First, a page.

This is a very important question. Much can be determined about a swimming pool contractor by how he handles the estimating process. By doing your research, you should be able to narrow down your search to 2 or 3 qualified contractors. Each of the contractors, or their representatives, should do the following things:* Come to your home and accurately measure your yard. If a contractor is unwilling to do this, or if he asks you to pay for this basic service, you should move on without further consideration.* Consult with you to determine your needs and desires regarding your use of the pool, your preferences in design (See "How do I choose a design?"), and provide a scale drawing of the pool and backyard. This process might require several revisions until you are completely satisfied with the results. You should not expect the contractor to leave the drawings with you for other, less talented designers to copy. This is the work product for which he is paid, and it is not common to leave it behind. Please note, however, that when a decision is made and a final plan is prepared, you are entitled to a complete copy before the actual construction process begins.* Provide you with a written proposal that defines all of the features included in the project. This document may be many pages long and should define the responsibilities of both the contractor and you as the homeowner. Beware of the contractor who gives you a slip of paper with a price written on it or a “bid” that is not specific. The proposal should include at least the following information:1. Pool and Spa lengths and widths (to match the scale drawing)2. Materials to be used as trim around the pool3. Type and amount of decking4. Utility runs and hook-ups5. Equipment to be installed (Pumps, Filter, Heater, Controller, Etc.)6. Responsibilities of homeowner7. Warranty information8. Contact information (Office and/or Cell phones)Each of the tasks noted above will help give you a clear picture of what the pool project will cost and how to complete the project effectively. If a contractor skips any of these basic requirements, you have good reason to be concerned about the accuracy of the estimate and the true final cost. Remember, a substantially lower bid might indicate a mistake or lack of knowledge or experience. A bid that is “too good to be true” may cost you a lot more in the long run or may never be completed."this info was acquired on the pool genius network but i thought it needed to be more accessible"One should provide at a minimum the above services in order to be successful.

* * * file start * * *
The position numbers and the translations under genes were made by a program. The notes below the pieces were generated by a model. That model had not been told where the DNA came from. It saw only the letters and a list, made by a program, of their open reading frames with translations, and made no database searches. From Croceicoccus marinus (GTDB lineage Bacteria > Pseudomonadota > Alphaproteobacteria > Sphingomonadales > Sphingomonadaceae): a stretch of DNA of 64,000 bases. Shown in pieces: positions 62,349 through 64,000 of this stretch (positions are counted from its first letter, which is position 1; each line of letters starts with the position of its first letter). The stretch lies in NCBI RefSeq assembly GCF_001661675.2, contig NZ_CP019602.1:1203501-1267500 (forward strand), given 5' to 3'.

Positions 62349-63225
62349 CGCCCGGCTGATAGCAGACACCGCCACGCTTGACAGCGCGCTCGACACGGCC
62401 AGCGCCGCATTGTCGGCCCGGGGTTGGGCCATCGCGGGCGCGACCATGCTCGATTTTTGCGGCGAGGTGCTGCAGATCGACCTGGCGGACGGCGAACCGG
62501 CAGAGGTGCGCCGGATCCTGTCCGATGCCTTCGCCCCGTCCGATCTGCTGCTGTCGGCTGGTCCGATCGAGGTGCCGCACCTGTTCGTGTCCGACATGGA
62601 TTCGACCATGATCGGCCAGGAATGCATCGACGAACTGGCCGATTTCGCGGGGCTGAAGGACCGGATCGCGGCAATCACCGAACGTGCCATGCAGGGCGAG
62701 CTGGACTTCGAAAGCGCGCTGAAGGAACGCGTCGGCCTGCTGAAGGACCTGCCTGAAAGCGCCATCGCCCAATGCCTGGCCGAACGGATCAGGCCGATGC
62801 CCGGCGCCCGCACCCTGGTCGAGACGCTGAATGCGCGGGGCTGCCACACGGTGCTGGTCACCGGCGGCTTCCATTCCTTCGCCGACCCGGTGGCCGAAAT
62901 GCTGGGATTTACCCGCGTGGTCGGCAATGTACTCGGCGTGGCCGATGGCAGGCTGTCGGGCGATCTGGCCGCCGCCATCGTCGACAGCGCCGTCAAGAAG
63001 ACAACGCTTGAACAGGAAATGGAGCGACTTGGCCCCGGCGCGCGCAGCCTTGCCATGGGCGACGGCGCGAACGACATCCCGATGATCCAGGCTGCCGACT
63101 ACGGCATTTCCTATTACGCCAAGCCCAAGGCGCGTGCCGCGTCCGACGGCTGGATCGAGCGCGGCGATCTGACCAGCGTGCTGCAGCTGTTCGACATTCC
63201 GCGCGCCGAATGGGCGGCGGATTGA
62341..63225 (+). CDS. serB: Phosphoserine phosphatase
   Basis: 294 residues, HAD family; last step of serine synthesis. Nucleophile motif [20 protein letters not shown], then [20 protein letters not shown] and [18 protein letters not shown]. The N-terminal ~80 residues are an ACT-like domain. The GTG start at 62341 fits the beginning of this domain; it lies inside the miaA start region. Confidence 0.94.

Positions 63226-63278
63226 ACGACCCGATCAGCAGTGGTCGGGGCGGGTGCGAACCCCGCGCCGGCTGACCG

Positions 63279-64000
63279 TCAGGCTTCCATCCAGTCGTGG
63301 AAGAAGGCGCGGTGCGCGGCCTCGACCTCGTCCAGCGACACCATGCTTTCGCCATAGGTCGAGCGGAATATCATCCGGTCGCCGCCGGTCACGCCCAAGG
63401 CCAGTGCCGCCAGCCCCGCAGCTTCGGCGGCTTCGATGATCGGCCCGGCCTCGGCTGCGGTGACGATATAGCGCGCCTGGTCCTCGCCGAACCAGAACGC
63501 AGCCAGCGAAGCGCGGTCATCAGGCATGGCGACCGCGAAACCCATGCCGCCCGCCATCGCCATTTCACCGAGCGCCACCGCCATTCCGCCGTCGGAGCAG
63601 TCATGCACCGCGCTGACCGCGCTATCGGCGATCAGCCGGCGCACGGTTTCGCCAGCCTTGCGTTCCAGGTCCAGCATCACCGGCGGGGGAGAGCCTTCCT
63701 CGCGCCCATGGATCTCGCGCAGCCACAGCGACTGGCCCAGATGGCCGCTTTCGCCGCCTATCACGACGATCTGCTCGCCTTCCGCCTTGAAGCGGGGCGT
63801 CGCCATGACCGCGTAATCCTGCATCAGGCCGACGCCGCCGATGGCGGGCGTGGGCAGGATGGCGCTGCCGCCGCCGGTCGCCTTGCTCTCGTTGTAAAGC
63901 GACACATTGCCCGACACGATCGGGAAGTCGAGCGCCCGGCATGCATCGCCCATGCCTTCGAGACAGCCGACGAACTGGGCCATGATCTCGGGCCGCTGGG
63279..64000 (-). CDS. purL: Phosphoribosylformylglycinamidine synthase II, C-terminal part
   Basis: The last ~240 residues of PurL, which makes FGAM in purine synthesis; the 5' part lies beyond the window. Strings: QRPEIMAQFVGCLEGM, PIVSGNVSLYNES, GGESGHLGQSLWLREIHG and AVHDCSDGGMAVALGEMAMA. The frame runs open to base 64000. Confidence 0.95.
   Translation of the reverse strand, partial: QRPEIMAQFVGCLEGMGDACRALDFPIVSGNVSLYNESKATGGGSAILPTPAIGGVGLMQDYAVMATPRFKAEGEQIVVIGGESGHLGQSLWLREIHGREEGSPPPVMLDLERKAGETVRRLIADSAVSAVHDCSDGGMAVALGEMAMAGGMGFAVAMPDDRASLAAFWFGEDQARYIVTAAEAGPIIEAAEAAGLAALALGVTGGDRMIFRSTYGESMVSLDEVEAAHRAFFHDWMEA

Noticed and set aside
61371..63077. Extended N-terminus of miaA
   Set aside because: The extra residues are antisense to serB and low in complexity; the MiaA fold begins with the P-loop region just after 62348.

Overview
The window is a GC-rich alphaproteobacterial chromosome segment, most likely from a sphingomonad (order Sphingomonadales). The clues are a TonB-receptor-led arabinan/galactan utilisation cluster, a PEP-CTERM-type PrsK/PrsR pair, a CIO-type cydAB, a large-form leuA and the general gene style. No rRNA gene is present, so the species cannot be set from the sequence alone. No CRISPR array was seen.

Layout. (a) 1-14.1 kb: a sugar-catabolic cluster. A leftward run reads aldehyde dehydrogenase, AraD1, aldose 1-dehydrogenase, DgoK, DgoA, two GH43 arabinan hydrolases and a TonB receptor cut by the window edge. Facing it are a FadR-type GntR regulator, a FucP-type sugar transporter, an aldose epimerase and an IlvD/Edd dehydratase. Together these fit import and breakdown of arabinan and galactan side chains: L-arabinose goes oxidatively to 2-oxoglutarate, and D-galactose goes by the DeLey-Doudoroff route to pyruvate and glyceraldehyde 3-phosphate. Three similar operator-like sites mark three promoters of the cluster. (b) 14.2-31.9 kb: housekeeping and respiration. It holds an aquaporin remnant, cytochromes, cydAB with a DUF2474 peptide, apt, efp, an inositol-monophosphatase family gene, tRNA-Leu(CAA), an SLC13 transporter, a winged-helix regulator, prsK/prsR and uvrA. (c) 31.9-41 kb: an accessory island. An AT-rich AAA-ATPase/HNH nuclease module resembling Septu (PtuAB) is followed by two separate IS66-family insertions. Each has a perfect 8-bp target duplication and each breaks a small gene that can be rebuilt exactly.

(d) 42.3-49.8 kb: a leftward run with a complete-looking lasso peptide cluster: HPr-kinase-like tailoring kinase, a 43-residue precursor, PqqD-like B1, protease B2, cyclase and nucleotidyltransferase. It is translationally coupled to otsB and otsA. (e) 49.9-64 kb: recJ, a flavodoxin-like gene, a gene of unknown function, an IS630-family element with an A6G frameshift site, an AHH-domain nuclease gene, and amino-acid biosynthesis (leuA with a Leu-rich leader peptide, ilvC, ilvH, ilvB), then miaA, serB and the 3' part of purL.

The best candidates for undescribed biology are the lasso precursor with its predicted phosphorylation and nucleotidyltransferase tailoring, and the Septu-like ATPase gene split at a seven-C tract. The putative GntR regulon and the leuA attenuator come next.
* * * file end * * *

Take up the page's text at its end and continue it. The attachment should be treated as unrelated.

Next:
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  • Thanks Ben,

    Two extremely good points to bring to the surface. I agree 100% on the ask your friend policy.
    Until recently we have been a "by referral business" and only now in this time of economic uncertainty do we recognize the importance of following the social networking trend in order to remain a power in the market. I do still expect a large % of my business this season to come from this method of customer referral

    As far as mention of purpose, lets say... limit purpose or desired use to descriptions like:
    "run additional plumbing to pool and equipment area to allow for additional water feature"

    and stay away from descriptions such as:

    "Install one (1) owner provided rock for use as "jump rock" @ deep end of pool",

    instead lets say,

    "Install one (1) owner provided rock at bond beam, as per owner.
  • I agree with almost everting you have stated.
    I might also add that the consumer should ask people whom they come in contact with for referrals because the most successful contractor may not advertise and they could not even call him unless they ask numerous people for references and see who's name comes up most often.
    Also I am very careful when selling to not get into the use and purposes for the pool in writing because if their is ever an injury associated with the pool an attorneys best resourse against you will be anything written concerning use and purpose.
    Obviously we take the use and purpose into consideration in the design making the pool work for the owner but never in writing or even verbaly will I say this will meet the way you intend to use the pool or for what purpose.
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